What mainly prompted TON’s problems was that Telegram was too ambitious in its technological aspirations and didn’t care to harness a developer and user community around their ambitions. Legal concerns could explain why the company did very little to engage with future users of its cryptocurrency (and this could be addressed after launch, given the messenger’s popularity). But its in-transparency didn’t help. The team stuck to an internal team of “star programmers,” first-time blockchain devs and leveraged little external help and subsequent open-source peer-reviewing and testing – an uncommon practice for such a massive endeavor. That cost them development time before the SEC got involved.
Telegram hasn’t engaged much with its own investors either. Investors were continuously unclear as to when TON would launch or what services it would eventually provide. The company seemed to believe that users, developers and investors would continue supporting it regardless. Maybe that explains why investors didn’t come out after the March court decision to help the company turn things around and negotiate restructuring prior to the April 30 deadline. Will they be willing to take the equity offer if Telegram doesn’t find a suitable buyer a year from now?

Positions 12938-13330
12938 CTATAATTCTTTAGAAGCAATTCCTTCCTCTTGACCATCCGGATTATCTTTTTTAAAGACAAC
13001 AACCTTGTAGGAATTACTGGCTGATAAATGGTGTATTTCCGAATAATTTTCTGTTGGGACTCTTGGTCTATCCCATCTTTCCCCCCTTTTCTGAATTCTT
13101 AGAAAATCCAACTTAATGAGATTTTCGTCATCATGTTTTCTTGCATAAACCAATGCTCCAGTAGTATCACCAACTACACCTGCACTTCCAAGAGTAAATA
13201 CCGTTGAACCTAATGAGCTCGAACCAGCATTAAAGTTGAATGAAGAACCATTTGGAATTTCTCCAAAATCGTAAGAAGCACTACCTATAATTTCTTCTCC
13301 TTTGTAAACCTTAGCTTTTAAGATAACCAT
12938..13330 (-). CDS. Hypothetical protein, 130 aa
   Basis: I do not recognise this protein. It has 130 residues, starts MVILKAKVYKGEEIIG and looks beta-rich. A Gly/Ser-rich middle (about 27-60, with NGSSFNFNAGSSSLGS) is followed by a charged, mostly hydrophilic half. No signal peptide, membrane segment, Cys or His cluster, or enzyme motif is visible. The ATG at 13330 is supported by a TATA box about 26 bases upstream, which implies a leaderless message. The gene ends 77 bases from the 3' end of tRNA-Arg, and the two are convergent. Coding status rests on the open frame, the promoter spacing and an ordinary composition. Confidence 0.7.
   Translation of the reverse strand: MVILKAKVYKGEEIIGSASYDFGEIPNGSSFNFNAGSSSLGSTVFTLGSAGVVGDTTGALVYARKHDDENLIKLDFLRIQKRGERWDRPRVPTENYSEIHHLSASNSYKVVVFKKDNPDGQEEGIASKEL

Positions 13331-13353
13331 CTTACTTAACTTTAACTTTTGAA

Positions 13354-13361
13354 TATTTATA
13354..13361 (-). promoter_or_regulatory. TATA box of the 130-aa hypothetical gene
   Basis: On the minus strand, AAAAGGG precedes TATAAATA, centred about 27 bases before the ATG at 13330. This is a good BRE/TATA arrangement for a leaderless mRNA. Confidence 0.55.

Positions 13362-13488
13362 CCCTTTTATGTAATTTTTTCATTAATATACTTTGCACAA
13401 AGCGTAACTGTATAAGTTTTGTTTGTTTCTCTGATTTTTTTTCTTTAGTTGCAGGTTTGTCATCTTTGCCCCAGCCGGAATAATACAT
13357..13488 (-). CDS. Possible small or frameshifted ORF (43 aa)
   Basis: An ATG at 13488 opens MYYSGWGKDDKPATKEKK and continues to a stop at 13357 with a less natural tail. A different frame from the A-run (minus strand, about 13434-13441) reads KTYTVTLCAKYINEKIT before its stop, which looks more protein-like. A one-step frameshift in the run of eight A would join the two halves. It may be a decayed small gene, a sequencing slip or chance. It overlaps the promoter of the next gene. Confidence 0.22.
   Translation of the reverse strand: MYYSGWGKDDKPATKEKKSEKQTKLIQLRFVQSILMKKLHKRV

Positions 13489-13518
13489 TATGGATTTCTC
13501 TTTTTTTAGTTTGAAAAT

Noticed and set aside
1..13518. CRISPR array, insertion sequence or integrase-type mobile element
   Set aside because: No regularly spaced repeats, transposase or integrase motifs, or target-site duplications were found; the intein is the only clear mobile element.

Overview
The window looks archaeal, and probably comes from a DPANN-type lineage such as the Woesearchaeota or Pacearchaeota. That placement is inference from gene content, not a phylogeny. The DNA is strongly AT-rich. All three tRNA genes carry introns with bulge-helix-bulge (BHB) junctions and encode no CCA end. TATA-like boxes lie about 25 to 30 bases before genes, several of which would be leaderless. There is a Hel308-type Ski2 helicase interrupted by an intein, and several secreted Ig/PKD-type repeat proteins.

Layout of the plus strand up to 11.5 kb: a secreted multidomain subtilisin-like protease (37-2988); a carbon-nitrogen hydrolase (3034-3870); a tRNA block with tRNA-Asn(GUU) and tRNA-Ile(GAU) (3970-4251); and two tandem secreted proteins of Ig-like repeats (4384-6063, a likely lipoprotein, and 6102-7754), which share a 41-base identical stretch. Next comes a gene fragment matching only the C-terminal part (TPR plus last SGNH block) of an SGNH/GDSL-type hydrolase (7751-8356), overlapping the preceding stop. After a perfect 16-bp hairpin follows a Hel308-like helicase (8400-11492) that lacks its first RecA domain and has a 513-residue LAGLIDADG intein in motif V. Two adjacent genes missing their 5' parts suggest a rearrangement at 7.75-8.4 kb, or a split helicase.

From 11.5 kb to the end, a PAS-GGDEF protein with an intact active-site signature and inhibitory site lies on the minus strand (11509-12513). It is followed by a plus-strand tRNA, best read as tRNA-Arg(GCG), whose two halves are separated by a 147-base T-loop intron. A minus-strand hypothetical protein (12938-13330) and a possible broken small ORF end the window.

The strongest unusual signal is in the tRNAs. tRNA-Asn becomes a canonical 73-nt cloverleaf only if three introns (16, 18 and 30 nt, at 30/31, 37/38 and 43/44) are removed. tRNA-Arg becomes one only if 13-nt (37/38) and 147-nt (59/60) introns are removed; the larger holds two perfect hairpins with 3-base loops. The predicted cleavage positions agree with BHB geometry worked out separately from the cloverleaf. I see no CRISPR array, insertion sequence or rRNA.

With all that in mind, going back to the recent offer Telegram made to its investors, the following questions arise:
Would the company be able now to retain funds sufficient to fight the SEC, maintain its ever-growing messenger, continue developing the blockchain and potentially fight additional legal claims from some of its investors? The significant portion of the remaining $1.2 billion would need to be retained to make it happen.